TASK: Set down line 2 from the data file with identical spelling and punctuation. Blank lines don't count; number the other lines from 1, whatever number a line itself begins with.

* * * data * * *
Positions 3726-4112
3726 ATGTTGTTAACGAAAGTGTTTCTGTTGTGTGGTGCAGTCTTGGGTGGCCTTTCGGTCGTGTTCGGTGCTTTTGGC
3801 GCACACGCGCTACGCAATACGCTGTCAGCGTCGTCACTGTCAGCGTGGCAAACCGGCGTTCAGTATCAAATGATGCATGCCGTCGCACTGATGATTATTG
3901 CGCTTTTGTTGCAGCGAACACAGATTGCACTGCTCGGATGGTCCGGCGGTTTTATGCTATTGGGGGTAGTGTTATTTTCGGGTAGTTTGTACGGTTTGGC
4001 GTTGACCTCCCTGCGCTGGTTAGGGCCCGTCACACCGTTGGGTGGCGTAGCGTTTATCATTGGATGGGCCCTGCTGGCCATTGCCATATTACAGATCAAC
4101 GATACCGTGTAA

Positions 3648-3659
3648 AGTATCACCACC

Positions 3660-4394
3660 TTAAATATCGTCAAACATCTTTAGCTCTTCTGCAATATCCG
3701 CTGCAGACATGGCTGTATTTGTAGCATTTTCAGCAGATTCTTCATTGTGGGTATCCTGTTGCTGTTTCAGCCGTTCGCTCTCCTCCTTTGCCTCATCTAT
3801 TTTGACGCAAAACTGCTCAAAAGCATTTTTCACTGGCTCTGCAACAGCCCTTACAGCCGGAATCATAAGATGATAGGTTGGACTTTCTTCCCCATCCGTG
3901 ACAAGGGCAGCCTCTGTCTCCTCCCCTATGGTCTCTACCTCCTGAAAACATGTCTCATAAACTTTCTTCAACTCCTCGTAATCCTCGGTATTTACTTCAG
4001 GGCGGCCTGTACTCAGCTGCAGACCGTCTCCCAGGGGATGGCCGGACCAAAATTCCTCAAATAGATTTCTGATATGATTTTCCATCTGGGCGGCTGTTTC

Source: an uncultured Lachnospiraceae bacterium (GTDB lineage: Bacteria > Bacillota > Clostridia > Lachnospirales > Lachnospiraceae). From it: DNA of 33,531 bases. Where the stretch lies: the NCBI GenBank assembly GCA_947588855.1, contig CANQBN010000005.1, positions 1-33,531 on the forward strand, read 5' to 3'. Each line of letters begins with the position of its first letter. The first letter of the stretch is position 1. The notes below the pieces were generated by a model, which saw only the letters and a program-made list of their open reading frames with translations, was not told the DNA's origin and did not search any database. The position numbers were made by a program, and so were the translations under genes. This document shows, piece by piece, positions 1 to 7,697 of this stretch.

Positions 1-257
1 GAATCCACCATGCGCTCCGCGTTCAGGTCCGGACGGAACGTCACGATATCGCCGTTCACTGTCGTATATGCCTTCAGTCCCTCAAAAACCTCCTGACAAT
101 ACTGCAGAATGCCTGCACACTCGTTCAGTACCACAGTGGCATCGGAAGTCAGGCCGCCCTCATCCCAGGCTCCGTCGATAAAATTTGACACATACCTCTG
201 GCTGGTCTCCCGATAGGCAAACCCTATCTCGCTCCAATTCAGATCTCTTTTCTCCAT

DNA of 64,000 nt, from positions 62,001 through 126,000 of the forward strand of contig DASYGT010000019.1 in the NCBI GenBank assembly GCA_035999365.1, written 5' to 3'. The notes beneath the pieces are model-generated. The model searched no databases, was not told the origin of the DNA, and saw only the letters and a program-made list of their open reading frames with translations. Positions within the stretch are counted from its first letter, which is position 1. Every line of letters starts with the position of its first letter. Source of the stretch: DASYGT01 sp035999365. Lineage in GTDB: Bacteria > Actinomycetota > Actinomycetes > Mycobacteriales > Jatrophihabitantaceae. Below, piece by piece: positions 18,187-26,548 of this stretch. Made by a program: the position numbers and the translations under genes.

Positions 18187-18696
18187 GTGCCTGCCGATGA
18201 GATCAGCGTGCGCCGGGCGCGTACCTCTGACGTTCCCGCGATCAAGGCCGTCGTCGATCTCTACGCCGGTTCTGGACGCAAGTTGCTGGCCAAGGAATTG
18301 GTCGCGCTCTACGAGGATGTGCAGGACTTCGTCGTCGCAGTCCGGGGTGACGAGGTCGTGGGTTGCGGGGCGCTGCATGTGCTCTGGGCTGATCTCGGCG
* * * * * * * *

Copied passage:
3726 ATGTTGTTAACGAAAGTGTTTCTGTTGTGTGGTGCAGTCTTGGGTGGCCTTTCGGTCGTGTTCGGTGCTTTTGGC